My guess is you've never owned a U87 that Klaus modded, but correct me if I'm wrong.  You really owe it to yourself to try one - it might change your mind about the U87.  I just got back my U87 from Klaus with Oliver's new transformer in it (literally last night), so I need some more time to play with it, but given its improved midrange, I'm eager to borrow a friend's M269 again to do another comparison.  There's nothing about the sound of my U87 that I would characterize as honky.  I'm also going to borrow a stock U87 to compare with, so maybe I'll hear some of that honkiness you referred to in the unmodified version of the mic.

Rick Hedges




Nice!  Please report back on your findings!  I have considered sending mine to Klaus for modification, but worried that since I like the mic as is, I might like it less after his mod and that would depress the bejesus out of me.  

Robert
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Klaus Heyne

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Re: Good Question!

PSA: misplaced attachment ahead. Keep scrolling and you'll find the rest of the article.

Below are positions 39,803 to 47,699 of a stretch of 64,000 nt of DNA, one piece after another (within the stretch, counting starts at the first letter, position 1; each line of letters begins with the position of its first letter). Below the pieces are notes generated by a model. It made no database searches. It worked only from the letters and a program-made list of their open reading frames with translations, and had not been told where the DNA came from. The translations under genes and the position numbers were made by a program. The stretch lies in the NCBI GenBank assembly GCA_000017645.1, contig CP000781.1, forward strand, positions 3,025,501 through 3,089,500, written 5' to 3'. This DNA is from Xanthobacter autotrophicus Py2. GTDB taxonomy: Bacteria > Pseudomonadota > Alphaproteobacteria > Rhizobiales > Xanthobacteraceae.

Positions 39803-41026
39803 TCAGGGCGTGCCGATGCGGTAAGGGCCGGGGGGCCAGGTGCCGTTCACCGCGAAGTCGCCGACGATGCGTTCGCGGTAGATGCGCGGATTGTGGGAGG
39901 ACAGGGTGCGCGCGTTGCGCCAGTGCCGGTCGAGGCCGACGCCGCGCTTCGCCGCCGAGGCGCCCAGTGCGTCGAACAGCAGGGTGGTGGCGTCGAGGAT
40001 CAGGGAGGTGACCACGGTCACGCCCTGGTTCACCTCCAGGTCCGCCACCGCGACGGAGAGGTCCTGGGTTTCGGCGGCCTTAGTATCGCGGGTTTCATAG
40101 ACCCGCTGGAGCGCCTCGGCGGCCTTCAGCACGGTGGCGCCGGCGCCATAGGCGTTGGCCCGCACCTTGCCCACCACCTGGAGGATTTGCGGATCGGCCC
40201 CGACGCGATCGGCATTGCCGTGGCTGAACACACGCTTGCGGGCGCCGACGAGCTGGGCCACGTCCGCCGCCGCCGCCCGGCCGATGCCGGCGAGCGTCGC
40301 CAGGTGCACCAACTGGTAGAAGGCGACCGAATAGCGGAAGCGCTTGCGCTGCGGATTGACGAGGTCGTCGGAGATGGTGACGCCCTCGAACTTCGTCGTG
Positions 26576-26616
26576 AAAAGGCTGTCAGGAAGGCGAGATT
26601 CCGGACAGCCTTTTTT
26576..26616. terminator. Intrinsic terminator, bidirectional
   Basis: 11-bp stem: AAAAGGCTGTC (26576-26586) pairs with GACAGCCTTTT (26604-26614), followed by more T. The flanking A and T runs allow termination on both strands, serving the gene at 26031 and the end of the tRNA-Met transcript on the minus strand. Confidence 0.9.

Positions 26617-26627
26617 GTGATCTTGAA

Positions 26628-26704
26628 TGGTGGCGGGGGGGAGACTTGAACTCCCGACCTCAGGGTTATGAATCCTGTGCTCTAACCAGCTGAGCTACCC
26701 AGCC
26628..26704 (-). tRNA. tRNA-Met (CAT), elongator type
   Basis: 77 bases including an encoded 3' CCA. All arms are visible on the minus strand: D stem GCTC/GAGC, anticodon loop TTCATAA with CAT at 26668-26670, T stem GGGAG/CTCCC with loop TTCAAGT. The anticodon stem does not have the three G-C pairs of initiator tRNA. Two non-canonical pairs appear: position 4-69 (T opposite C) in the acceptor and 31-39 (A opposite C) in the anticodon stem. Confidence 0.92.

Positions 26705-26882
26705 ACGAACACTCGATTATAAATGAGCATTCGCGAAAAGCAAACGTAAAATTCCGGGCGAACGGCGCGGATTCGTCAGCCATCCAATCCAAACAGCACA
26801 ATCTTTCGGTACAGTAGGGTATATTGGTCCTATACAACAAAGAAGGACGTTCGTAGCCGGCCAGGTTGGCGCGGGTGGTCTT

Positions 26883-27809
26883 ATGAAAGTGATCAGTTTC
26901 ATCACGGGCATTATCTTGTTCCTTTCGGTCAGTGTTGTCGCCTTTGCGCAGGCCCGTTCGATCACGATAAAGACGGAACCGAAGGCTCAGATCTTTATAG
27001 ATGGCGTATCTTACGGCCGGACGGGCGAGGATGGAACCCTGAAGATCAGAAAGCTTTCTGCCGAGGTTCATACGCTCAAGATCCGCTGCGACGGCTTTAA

« Reply #18 on: October 25, 2007, 07:07:22 pm »

Schallfeldnebel wrote on Thu, 25 October 2007 02:26

Klaus wrote:"The one area where the single FET mic will always do more poorly is high sound pressure."
I agree when you would add to it "48V phantom powered without a DC-DC converter". 48V DC-DC converter equipped designs already do a better job, but the problem with FET microphones is phantom power.

In my opinion the drawback of the new microphone generation after the tube mikes is not the FET, it is phantom power.


Eric,
I know, high voltage microphone supplies are your hobby horse and credo, but that's not the commonly available method:  48V phantom powering is and will remain for the foreseeable future the studio standard, rather than schlepping dedicated and proprietary power supplies along.

You state that phantom mics with DC converters have higher headroom.